This month I would like to introduce Leigh Michaels. I’m sure that her readers are going to be thrilled to know she has a new book coming out. It is my pleasure to have Leigh spend a little time on Adventures in Writing. If you have not heard of this prolific author, now is the time to get acquainted.
Where are you from?
I’m an Iowan from birth – grew up in west central Iowa, went to Drake University in Des Moines, landed in Ottumwa, Iowa for my first real job while still in college, and am still there a long time later. J
How long have you been writing?
I’ve always been a writer! There’s poetry in my baby book which I composed but dictated to my big sister when I was somewhere around four years old. My first book was published in the US in 1984 – I wrote and burned six books before submitting a manuscript.
What do you write?
After more than 20 years of writing sweet traditional contemporary romances for Harlequin (Harlequin Romance and Harlequin Presents), I got a bad case of burnout. Instead of thinking “boy meets girl”, I started thinking fondly of “boy KILLS girl”… and I thought when I finally went back to writing that I might tackle mystery.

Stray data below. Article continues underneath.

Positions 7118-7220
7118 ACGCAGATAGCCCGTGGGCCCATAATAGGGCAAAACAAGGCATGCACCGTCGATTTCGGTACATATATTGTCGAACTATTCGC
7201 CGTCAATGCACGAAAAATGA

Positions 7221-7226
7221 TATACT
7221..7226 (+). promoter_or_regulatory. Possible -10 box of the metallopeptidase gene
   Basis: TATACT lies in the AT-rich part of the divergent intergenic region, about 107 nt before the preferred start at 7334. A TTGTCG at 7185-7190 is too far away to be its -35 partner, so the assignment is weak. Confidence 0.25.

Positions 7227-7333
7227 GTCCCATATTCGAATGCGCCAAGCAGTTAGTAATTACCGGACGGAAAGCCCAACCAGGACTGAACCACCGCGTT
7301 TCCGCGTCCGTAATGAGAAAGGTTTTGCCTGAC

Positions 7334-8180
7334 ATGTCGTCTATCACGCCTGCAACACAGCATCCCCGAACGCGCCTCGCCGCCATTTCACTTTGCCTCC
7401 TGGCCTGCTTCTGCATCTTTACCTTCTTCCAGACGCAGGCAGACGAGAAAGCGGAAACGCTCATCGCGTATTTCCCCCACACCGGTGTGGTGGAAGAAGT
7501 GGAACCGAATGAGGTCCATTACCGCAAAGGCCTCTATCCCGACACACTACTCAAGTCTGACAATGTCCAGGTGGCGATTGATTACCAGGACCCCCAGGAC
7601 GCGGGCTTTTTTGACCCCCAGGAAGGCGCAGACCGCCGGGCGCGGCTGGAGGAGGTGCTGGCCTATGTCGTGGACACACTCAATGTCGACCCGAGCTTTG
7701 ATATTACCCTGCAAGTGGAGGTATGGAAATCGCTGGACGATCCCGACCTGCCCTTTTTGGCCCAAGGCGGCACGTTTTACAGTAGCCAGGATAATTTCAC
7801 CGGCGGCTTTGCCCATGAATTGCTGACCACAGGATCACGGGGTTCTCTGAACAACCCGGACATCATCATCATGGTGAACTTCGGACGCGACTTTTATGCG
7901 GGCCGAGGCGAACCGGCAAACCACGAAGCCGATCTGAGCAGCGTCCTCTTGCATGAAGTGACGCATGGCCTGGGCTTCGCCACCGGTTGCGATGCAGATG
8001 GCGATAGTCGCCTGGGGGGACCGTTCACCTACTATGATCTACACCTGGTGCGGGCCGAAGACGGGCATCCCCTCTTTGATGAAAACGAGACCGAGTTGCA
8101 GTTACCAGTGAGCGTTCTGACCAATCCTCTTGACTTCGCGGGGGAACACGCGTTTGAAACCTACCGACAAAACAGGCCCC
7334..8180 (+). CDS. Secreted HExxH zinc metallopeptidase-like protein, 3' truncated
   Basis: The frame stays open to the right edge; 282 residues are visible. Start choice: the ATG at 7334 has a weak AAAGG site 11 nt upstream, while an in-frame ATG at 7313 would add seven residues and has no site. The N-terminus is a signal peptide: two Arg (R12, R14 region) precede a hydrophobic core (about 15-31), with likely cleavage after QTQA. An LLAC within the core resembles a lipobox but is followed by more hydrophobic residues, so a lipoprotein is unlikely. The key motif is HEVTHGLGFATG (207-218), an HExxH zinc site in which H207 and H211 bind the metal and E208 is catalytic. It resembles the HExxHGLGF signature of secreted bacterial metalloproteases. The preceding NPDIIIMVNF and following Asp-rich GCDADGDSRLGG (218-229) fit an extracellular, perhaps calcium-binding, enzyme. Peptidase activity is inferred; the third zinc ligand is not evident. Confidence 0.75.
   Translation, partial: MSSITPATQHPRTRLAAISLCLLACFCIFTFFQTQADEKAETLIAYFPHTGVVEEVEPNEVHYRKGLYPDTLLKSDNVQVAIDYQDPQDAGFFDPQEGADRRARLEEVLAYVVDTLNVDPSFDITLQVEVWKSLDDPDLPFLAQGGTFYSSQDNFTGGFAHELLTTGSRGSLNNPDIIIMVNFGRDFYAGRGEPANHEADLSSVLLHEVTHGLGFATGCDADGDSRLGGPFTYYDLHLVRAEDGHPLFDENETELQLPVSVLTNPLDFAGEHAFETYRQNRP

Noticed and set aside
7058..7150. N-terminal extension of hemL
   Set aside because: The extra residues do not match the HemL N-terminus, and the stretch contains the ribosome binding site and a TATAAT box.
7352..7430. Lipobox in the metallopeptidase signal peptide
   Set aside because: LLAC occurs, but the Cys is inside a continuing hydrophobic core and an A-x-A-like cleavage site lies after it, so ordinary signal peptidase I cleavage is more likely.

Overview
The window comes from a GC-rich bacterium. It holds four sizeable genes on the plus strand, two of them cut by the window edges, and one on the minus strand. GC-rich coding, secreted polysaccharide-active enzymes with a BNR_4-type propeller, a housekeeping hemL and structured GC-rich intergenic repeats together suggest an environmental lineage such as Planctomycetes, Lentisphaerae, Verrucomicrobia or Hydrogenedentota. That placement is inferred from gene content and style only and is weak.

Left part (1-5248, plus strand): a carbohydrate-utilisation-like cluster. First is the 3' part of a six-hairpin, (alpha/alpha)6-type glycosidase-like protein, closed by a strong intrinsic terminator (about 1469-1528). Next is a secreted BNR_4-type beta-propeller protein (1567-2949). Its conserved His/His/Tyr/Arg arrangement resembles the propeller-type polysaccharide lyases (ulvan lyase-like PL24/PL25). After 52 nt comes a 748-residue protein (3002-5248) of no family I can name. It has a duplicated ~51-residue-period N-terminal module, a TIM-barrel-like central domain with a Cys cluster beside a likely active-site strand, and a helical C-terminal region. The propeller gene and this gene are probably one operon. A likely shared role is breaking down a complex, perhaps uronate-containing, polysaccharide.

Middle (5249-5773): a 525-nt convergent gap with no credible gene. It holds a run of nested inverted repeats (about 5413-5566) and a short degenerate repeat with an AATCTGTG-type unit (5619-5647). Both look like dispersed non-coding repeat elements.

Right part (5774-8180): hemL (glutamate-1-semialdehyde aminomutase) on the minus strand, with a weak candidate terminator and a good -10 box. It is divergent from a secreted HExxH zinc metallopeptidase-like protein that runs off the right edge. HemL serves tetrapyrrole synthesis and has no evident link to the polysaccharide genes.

Instead, after a couple of years of not writing fiction, I found myself back in the romance field, but I changed everything that could possibly be changed – except the happy endings.
My new books are historical (set in Regency England), long, single title, and sensual! And each of the historicals is a triple story – three heroines and three heroes whose stories are interwoven.
Tell us a little about your publisher and agent.
My new books are coming out from Sourcebooks Casablanca – and I can’t say enough about the great enthusiasm and support from my editor and the sales and publicity people. My editor, Deb Werksman, instantly saw the fun of a triple story, and she’s really pushed these books.